Health and environmental assessment of microbial-based cleaning products
Report no: 2019:09
There is insufficient research-based knowledge available to be able to assess the impact of microbial-based cleaning products on health and the environment.
This is the key message in an assessment that the Norwegian Scientific Committee for Food and Environment (VKM) has conducted for the Norwegian Environment Agency.
VKM was requested to update the information on microbes used in microbial-based cleaning products, and the consequences these may have on health and the environment. VKM was also requested to suggest a documentation checklist that can be employed for risk assessment purposes regarding microbial-based cleaning products.
Microbial-based cleaning products are cleaners with microorganisms as active ingredients. Such cleaning products are described as environmentally friendly and are becoming increasingly common.
Presently, there are no international regulations for the production and use of microbial cleaners.
More knowledge is needed
-To be able to assess the impact of microbial-based cleaning products on health and the environment, the microbes must be identified on species or strain level. This has not been attainable since the level of accuracy in the specification of the microbial content in such products is generally low, Elisabeth Henie Madslien points out. She is chair of the working group.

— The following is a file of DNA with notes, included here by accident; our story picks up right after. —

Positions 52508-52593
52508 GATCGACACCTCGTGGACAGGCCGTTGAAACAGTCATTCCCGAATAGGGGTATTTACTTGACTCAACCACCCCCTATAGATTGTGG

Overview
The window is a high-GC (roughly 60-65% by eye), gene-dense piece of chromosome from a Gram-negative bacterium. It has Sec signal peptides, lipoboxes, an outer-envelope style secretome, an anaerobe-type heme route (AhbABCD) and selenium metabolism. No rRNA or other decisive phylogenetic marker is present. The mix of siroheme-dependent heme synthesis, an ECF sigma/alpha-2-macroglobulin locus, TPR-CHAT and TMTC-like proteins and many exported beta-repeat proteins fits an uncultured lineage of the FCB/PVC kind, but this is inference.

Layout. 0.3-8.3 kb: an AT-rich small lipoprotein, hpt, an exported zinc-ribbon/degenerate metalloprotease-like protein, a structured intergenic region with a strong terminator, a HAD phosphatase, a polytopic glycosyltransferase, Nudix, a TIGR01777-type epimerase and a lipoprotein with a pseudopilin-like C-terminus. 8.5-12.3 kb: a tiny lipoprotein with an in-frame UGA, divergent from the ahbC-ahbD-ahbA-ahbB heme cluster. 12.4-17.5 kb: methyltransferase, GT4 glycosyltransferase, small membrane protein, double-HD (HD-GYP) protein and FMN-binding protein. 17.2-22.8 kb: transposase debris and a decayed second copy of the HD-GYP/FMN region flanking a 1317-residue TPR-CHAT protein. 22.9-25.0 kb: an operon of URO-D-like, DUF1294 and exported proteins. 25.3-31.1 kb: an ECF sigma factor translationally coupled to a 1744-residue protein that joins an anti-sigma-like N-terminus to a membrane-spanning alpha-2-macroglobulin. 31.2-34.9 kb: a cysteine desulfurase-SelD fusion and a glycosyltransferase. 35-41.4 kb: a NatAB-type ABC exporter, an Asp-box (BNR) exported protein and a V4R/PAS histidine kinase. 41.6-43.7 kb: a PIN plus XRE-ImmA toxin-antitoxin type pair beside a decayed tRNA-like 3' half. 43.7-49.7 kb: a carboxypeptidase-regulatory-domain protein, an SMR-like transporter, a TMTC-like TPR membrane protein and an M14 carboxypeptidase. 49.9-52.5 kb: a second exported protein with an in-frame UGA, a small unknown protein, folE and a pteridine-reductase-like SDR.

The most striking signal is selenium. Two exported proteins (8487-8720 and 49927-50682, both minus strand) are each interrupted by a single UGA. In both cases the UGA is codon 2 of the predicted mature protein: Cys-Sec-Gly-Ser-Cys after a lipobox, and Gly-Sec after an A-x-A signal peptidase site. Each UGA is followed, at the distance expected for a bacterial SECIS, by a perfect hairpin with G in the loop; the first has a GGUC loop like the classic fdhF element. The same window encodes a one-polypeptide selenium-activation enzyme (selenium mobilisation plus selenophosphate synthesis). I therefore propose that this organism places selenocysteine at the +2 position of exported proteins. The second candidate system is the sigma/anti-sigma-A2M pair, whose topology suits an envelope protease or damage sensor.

-We need more knowledge on how microbial cleaning products affect animal and plant life, terrestrial as well as aquatic, Madslien comments. A considerable lack of knowledge still exists on how their release via sewage systems for example, will affect microbial communities at the local level, both in the short and long term.
-We also need more research on the potential unintended effects of combining different types of microbes in a product, and the mechanisms that microbes in such cleaning products employ to exclude unwanted microorganisms.
This assessment is an extension of a previous assessment that VKM conducted for the NEA in 2016. The NEA plans to use this report as part of the knowledge base for health and environmental risk assessments of microorganisms that are used as active ingredients in cleaning products.
The Panel on Microbial Ecology is responsible for this assessment. This report is based on available scientific literature that has been published in the course of the past five years.
Member of the Panel on Microbial Ecology. Phd.
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The Norwegian Scientific Committee for Food and Environment